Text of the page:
Dr Maria Ela Atienza.
Dr Maria Ela Atienza. (Credit: ISEAS – Yusof Ishak Institute)

Dr Atienza highlighted the utilisation of both traditional machine politics by political elites and the increasing intensity of social mobilisation from all political camps, evidenced by the large political rallies during the campaign season. Relatedly, she underscored the growing issue of disinformation and polarisation between political supporters of leading candidates. Dr Atienza pointed to the need for civic and voter education in the country in order to preserve and rejuvenate democratic politics. Finally, she noted that local-national dimensions of electoral politics are worth watching, since many pro-Marcos local politicians did not win against reformist politicians. This would suggest that there are openings for anti-dynastic sentiment and pro-reform constituencies at the local, although the seeming disjoint between this and the consolidation of the Marcos-Duterte dynastic alliance at the national level would be worth studying in the future.

Dr Imelda Deinla
Dr Imelda Deinla. (Credit: ISEAS – Yusof Ishak Institute)

Finally, Dr Deinla presented survey research findings that at the strategic level, Filipinos have increasingly rejected liberal values such as pluralism and balance of powers in government, favouring strong executives instead. Her presentation centred on values surveys which show that Filipino voters have increasingly turned away from their commitment to institutional constraints in politics. The presentation tackled political polarisation in the Philippines, which research shows is not based on class cleavages but on personalities. In addition, Dr Deinla argued that polarisation is linked to disinformation susceptibility, with as many as 60% of Filipinos falling for fake news – and that these results are also linked to candidate preference. Moreover, the family remains to be the most significant socialisation agent in shaping voter preferences.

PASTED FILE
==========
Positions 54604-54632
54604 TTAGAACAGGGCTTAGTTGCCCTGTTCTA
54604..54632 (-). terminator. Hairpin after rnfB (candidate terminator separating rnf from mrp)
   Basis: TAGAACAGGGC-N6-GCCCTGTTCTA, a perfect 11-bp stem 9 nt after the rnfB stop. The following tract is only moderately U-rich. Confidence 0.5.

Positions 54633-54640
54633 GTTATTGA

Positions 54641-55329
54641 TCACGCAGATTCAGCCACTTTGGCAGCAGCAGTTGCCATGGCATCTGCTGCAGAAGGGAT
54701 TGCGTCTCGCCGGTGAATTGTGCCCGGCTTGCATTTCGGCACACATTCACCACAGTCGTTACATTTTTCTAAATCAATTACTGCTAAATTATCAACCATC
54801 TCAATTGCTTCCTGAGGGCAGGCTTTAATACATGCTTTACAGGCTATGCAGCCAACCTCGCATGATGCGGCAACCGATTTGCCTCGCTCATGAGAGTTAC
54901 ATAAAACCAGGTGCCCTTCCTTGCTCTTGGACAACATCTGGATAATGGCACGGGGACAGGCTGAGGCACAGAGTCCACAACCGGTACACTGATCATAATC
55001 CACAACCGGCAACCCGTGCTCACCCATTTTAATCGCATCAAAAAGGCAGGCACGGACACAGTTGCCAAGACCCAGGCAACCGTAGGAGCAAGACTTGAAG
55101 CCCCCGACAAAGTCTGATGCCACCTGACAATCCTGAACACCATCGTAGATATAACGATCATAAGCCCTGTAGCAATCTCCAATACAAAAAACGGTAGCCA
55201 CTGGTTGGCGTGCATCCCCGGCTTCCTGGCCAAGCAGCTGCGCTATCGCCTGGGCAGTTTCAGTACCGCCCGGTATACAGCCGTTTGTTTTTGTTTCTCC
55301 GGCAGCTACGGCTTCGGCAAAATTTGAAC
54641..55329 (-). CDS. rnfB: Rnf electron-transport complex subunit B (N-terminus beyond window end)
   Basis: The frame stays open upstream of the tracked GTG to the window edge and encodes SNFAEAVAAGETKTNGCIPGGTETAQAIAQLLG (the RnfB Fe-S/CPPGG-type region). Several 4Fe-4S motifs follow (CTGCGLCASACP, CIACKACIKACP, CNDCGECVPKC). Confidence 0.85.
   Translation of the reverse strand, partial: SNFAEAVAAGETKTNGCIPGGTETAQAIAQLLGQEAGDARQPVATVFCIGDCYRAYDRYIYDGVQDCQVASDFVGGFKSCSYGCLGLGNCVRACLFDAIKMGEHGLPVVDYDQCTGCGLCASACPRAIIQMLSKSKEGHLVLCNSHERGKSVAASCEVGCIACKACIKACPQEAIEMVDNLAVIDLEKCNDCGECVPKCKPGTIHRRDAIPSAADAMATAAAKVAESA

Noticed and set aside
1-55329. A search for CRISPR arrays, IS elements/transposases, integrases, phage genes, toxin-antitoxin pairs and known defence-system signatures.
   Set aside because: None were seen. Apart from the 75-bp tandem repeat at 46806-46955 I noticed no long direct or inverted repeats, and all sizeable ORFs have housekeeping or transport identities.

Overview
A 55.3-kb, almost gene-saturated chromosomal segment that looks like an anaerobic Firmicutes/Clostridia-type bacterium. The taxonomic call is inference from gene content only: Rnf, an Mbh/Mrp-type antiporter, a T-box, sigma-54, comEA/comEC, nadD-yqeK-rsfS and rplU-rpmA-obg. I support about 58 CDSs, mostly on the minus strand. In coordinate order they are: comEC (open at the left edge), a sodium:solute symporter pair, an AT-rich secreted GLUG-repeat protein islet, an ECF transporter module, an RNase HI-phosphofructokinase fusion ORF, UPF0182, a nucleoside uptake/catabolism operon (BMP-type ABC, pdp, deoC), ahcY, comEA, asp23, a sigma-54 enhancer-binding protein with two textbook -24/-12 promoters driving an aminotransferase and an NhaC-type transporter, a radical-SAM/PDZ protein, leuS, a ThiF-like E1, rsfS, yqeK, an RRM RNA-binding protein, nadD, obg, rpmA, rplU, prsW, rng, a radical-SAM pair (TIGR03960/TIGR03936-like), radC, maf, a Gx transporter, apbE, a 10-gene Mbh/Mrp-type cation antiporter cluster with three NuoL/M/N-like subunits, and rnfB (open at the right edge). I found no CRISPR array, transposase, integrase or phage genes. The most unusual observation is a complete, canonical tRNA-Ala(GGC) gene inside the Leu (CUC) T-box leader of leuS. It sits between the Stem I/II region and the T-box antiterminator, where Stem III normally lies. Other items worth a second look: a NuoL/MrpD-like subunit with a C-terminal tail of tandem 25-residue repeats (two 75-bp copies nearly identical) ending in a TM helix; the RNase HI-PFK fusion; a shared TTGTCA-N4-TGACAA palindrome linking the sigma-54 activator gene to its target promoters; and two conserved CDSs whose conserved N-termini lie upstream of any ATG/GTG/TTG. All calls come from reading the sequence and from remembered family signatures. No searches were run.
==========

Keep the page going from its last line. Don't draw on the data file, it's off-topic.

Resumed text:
Three key issues were discussed during the Q&A. Firstly, on the future of the Marcos-Duterte political alliance, Dr Holmes noted that the two camps are pragmatists and that despite internal factions they have managed to sustain the alliance and it was the opposition that failed to unite under one ticket. Consequently, the alliance may endure as the defining element of national politics, although its internal dynamics will also shape the Philippines’ political course. Secondly, the panellists tackled fake news and fact checking initiatives in the Philippines, although initial studies have shown that interventions do not readily work and may even reinforce pre-existing beliefs amplified by disinformation. The panellists also agreed on the need for civil society to continue bridging the political divide and focus on further mobilisation to exact accountability from the government. Finally, on the future of opposition in the Philippines, Dr Deinla raised the question of whether there needs to be a new face for the opposition, rooted in grassroots and not in conventional middleclass leadership, and cognizant of voter preference realities such as strong executive action.

A total of 159 attendees from the academe, government ministries, and the private sector attended the webinar.